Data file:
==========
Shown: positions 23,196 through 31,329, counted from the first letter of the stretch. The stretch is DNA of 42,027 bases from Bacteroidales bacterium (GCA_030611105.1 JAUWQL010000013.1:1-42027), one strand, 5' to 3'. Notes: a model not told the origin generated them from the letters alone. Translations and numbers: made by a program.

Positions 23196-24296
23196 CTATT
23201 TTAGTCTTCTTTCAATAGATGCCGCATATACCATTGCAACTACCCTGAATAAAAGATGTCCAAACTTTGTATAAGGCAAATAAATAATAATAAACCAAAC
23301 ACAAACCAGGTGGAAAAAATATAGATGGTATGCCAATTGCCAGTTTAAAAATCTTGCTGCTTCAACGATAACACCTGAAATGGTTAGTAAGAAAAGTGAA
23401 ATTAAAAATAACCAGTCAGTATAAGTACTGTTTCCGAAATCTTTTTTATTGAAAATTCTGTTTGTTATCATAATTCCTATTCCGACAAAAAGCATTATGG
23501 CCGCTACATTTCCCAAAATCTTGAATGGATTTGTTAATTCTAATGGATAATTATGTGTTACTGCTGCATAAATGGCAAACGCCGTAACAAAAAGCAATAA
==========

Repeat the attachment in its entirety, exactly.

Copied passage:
Shown: positions 23,196 through 31,329, counted from the first letter of the stretch. The stretch is DNA of 42,027 bases from Bacteroidales bacterium (GCA_030611105.1 JAUWQL010000013.1:1-42027), one strand, 5' to 3'. Notes: a model not told the origin generated them from the letters alone. Translations and numbers: made by a program.

Positions 23196-24296
23196 CTATT
23201 TTAGTCTTCTTTCAATAGATGCCGCATATACCATTGCAACTACCCTGAATAAAAGATGTCCAAACTTTGTATAAGGCAAATAAATAATAATAAACCAAAC
23301 ACAAACCAGGTGGAAAAAATATAGATGGTATGCCAATTGCCAGTTTAAAAATCTTGCTGCTTCAACGATAACACCTGAAATGGTTAGTAAGAAAAGTGAA
23401 ATTAAAAATAACCAGTCAGTATAAGTACTGTTTCCGAAATCTTTTTTATTGAAAATTCTGTTTGTTATCATAATTCCTATTCCGACAAAAAGCATTATGG
23501 CCGCTACATTTCCCAAAATCTTGAATGGATTTGTTAATTCTAATGGATAATTATGTGTTACTGCTGCATAAATGGCAAACGCCGTAACAAAAAGCAATAA